This Section of your Nonfiction Book Proposal explains in clear terms why you are the right person to write your book. If your experience and education contribute to your all around persona, be sure to say that. It is important not to be shy here but on the other hand be careful not to stretch the truth too much.
Goldilocks will help you to understand which elements to include in this important Author Bio and when to say less when your background is very limited.
Simply click/tap on each topic and be transferred further down the page where you will find a detailed discussion of each element which will help you to craft a meaningful Author Bio.
- Why is Your Author Bio So Important to the Success of Your Nonfiction Book Proposal?
- Basic Questions this Bio Should Answer
- Your Qualifications: An Overview
- Insider Secret: Writing Using Third Person
- Your Background: A Closer Look
- Previous Writing Credentials
- What if You Don’t Have any Previous Publishing Credits?
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Why is Your Author Bio so Important to the Success of Your Nonfiction Book Proposal?
Publishers invest a bucket full of dough on the books that they choose to publish, so it’s important for them to know who they’re working with. That is why your Bio may well be one of the first Sections that an acquisitions editor reads in your book proposal.
Your Bio is essentially your opportunity to tell the publisher who you are, but obviously they aren’t interested in your favorite pizza toppings or what size shoe you wear. Anytime you make your Author Bio available, whether to a conference or on your personal blog or a company or institution Website, it should be tailored to the audience reading it. That is why your Book Proposal Bio may well be the only place you use this particular version, though certainly it can be drawn upon for other venues as well. In this case, the length of your Bio should be around 250 words or less.
As Goldilocks always reminds you, check the submission guidelines with the potential literary agent or publisher that you will be working with to make sure that all requirements are met.
Basic Questions this Bio Should Answer
It’s all about establishing your credibility…
- What’s your main vocational role?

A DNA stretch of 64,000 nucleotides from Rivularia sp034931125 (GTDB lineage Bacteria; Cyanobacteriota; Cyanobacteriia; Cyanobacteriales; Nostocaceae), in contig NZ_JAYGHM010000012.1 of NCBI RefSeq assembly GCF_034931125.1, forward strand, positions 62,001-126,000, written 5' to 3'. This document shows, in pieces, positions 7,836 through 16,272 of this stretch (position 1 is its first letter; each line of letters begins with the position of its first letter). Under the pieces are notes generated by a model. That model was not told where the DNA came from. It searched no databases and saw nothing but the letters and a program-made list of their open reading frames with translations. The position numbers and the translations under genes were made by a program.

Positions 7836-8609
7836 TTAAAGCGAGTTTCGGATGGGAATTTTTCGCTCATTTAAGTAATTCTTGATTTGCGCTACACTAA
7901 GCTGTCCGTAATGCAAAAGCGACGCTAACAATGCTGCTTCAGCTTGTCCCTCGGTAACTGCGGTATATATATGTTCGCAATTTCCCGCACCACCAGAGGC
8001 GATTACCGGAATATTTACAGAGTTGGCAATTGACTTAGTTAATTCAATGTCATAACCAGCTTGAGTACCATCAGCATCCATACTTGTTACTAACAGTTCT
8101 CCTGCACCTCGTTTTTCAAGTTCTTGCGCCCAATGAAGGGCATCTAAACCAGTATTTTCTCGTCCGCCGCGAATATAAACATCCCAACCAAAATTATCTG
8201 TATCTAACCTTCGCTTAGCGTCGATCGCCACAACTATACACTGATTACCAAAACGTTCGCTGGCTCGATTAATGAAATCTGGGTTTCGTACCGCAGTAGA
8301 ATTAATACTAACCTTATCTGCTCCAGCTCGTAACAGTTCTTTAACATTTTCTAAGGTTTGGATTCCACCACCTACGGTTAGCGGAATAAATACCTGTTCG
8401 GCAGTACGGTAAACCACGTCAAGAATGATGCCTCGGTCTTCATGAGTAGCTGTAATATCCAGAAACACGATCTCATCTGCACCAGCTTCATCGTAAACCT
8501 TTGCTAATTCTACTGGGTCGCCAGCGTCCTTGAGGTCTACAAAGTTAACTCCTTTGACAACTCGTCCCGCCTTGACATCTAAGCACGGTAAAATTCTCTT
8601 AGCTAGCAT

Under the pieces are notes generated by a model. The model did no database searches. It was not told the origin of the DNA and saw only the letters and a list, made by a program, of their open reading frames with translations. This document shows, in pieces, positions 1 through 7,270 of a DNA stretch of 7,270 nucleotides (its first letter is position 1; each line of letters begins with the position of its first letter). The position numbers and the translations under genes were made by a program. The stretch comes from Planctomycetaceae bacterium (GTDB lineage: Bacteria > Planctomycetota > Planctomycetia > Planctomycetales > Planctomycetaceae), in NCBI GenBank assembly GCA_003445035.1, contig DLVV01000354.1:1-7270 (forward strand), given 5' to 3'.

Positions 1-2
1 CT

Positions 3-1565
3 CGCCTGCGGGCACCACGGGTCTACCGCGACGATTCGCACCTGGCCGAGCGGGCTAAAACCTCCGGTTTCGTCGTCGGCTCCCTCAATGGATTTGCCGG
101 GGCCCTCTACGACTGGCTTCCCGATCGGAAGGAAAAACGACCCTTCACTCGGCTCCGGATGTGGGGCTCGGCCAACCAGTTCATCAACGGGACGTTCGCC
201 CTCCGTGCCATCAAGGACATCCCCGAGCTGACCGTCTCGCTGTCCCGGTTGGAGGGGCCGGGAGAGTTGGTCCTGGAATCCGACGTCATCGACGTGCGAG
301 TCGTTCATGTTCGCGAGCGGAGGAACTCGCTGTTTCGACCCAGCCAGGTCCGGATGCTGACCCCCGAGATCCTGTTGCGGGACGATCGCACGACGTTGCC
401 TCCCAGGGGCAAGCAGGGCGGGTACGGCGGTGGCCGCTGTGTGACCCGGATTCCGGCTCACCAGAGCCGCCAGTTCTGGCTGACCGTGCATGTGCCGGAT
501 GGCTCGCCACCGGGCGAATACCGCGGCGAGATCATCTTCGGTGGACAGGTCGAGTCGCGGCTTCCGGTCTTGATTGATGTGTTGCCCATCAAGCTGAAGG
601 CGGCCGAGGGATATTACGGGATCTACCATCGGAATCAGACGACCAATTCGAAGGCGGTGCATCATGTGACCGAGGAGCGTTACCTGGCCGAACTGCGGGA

- How are you qualified to write about the topic of your book?
- What work have you already done on the topic?
- How can you help the publisher promote your book?
- How much public speaking have you done to date on your topic?
Give them a sense of you as a person. Will you be reliable and fun to work with?
Your Qualifications: An Overview
Your writing credentials, contacts, and of course your education are all elements you’ll put in this Section of your proposal. If you don’t have any formal training or other connections but are still uniquely suited to be writing your book, focus on your personal perspective, your unique experiences, and what sets you apart.
Also, if you’ve got a famous friend in line to write a foreword or endorsement, better still include any that have already been written about your book in progress.
Do you have any affiliations or bookstore appearances under your belt?
How about ideas for sequels or spin-offs?
Your literary agent will want to hear about these, as well as your background in media coverage, publishing credits, and any other notable aspects of your writer persona.
Goldilocks knows you’re modest. She is aware that maybe you don’t like to brag and boast about what you’ve accomplished. But in the “About the Author/Bio Section” of your Nonfiction Book Proposal you’ve got to overcome your natural inclination to be reticent. Come right out and talk about all the positive attributes that make you special and the writing credentials you have amassed up until now.
Insider Secret: Writing Using Third Person
It’s not my style to write about myself, you say!
Don’t worry, Goldilocks is going to tell you an insider secret most published authors have mastered which will make you look good without making you feel guilty. Examine any author blurb and you’ll see! They always write about themselves in the third person. That’s the secret! So, instead of saying…
“I published an article in such and such magazine”